Marching Band Should Be Considered a Sport
13 December 2012 Dear Editor, I read online a blog post where the author was trying to prove a point that Marching Band is not a sport by definition. Dictionary.com’s definition of a sport is “an athletic activity requiring skill or physical prowess and often of a competitive nature” . Marching band is a sport because it meets all of the requirements the above definition specifies. As an alumni of a high school marching band, I would like to point out that it takes multiple skills to be able to put on a marching band show.
People need to be able to step in time with the music when there are a ton of other people moving around them, with each person going in a different direction, keep their shoulders towards the audience while their feet are walking in a perpendicular fashion, and focus on moving lips, fingers, feet, and eyes all at the same time. These are all skills needed to put on a marching band show. As for physical prowess, marching band members must be able to hold an instrument, sometimes weighing up to 50 lbs, up while trying to do everything mentioned above. As for the requirement of competitiveness, marching band shows are held throughout the world, whether they are held weekly or yearly. Each marching band is ranked based on skill level, and receive trophies if they make it into the top 3 bands. As a result, marching bands are highly competitive during these competitions.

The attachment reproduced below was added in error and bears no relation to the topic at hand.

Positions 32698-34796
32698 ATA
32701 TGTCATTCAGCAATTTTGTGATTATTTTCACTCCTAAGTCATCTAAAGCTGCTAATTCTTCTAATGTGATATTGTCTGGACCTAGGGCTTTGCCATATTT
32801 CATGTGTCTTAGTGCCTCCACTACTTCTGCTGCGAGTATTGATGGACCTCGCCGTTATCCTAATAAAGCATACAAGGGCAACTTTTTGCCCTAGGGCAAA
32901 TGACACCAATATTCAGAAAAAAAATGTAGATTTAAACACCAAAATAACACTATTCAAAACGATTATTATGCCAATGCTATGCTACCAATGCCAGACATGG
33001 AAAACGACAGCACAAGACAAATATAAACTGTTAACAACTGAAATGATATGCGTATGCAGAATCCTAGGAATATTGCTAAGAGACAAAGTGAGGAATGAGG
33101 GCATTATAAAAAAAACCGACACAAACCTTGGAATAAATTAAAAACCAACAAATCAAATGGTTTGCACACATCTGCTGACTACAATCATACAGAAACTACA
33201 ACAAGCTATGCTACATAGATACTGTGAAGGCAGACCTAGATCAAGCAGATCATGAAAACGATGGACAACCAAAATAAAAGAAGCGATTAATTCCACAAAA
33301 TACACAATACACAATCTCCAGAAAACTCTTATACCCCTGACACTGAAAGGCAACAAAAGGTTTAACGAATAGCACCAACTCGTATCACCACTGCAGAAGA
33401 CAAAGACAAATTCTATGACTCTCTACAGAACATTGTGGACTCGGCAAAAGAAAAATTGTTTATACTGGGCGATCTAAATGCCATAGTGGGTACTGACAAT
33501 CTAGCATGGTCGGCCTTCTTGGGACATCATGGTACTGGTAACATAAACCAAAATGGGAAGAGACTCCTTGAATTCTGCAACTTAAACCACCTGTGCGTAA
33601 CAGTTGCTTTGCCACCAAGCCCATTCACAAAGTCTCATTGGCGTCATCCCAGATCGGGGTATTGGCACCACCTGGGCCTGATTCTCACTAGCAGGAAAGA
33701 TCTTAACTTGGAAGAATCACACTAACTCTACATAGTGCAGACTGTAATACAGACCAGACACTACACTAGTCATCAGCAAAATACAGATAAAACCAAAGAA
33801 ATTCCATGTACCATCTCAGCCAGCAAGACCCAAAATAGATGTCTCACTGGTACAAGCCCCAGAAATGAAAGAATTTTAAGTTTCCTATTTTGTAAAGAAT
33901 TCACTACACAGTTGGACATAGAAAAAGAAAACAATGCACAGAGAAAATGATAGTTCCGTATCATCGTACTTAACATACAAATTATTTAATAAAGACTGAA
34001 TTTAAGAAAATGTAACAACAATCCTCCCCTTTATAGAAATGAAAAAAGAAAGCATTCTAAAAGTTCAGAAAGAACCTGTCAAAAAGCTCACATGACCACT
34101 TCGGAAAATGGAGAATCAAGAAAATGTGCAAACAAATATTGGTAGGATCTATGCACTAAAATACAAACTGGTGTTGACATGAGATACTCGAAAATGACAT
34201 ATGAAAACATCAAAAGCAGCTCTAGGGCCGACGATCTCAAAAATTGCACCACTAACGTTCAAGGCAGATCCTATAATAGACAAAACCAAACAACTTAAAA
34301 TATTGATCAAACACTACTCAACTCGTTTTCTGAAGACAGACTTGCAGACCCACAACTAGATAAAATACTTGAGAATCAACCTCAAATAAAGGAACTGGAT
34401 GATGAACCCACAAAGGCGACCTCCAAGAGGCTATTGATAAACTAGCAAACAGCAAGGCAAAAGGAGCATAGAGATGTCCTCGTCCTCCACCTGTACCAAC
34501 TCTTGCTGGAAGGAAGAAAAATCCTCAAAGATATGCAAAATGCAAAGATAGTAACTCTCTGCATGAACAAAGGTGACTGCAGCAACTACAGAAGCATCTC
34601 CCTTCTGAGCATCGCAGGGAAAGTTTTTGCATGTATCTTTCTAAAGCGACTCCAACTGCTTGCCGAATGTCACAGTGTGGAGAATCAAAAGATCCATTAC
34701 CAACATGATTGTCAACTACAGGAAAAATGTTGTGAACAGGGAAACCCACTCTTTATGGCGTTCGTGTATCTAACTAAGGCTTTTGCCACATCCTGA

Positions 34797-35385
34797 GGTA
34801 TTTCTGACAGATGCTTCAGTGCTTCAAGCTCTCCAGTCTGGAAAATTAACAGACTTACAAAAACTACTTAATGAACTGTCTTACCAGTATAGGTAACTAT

Some might still oppose marching band being a sport because it doesn’t have a ball. There are objects in marching band that function just as a ball does. The color guard throw their flags around to each other, percussion and drumline sometimes toss their sticks and mallets to other musicians that are 15 yards away. This is all for effect. Participating in marching band is a lot harder than it seems, and based on the definition from Dictionary.com, marching band is definitely considered a sport. A Marching Band Alumni